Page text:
Shakti Maira, who passed away in Delhi, lived a full life of an artist, writer, and thinker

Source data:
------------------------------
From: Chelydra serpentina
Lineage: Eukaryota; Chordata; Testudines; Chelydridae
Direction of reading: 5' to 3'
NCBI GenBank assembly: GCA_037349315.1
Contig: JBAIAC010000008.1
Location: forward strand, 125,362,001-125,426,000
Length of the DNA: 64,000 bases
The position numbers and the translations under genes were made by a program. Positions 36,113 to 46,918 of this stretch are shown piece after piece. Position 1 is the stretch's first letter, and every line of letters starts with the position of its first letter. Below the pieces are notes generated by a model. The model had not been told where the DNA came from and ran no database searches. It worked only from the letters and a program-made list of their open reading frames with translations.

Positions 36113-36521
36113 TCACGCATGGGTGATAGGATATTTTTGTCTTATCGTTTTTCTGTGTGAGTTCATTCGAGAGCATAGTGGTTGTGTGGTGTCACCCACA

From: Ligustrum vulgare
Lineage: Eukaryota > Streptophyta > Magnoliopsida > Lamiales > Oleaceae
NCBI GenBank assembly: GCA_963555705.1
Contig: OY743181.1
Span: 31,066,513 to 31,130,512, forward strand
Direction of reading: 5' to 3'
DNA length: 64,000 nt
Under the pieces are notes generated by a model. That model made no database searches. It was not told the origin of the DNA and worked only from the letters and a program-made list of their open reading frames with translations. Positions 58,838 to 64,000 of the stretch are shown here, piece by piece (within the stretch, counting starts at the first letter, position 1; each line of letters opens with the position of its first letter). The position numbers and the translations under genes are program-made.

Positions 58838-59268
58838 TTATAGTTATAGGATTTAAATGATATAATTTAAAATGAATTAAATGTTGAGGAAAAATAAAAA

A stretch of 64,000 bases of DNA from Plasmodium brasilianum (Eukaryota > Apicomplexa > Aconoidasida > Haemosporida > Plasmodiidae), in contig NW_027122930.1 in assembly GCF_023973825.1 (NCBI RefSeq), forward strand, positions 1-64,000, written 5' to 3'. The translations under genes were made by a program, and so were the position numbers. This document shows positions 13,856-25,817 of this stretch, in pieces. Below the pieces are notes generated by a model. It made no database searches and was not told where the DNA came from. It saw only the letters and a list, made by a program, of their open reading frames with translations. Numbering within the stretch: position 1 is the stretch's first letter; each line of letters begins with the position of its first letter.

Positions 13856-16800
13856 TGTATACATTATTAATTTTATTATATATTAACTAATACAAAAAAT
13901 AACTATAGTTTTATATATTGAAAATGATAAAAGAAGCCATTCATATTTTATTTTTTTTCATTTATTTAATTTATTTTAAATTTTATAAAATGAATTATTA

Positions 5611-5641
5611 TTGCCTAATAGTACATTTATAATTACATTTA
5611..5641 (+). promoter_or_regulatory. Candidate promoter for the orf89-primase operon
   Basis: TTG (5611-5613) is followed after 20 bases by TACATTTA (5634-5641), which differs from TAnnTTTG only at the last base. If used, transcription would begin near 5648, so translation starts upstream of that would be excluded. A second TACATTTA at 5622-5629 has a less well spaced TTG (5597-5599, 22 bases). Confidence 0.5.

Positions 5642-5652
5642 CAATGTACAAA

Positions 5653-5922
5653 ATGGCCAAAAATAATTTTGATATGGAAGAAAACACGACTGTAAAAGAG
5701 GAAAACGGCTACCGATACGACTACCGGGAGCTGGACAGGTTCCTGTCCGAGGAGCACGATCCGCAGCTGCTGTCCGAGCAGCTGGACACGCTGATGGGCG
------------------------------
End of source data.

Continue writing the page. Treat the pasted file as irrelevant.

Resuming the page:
Artist, philosopher, sculptor and writer Shakti Maira, 74, who died in Delhi left behind a multifaceted legacy. Maira saw himself as a realist, who explored and expressed the tangible. His observers saw a deep spiritual passion in his work, a Buddhism-inspired one. He will live on through his works that are at the National Gallery of Modern Art and private collections around the world. Through numerous exhibitions, talks, and writings, Maira took his work and ideas to audiences across the globe.“To integrate spirit and matter in an aesthetic presentation that opens the viewer to an integral moment is remarkable enough. But what is truly astonishing about Shakti’s work is the depth to which that intention is realised,” American philosopher Ken Wilber had said about him after their time together at Wilber’s Integral Institute in the late 1990s.When he was painting the Fallen Gods and Intimations of Transcendence series, Maira went beyond two-dimensionality and expressed himself via sculpture. His first sculptural series Sunyatta (1989) was made simply of papier mache and copper from discarded parts he had found in a junkyard near where he lived in New Hampshire at the time. “I am actually surprised that many more painters don’t sculpt…. Working three dimensionally has helped me understand form and made my drawings and paintings more perceptive, more spatial,” he had said in a 2017 interview with The Citizen. Since that first series, Shakti worked with multiple other mediums including stoneware in the Silent Witnesses (1995) series, bronze in the Intimations of Transcendence (1992), Sangha (2012), and Seekers (2010) series, as well as wood in the Formed Resonance (2016) series. “With paintings and sculpture I am able to go much deeper into the sensory and tactile world, and the emotional world, and the world where the conscious mind meets the subconscious mind. I am able to journey into a world of delight, and into the many dimensions where perception and understanding are wordless, and exist in different relationships and continuities,” he had said. Returning to India in 2001 after more than two decades in the US, he added writing to his toolkit of creative expression, his pieces appearing in The Hindu regularly. It was a response to the situation, he said later. “I felt compelled to write…. It seemed that contemporary art was lurching imitatively into western art constructs that had little relevance, and simultaneously the broader and integrative art traditions of India were being abandoned thoughtlessly,” he wrote, on his website.Maira also wrote two books: Towards Ananda: Rethinking Indian Arts and Aesthetics and The Promise of Beauty & Why it Matters.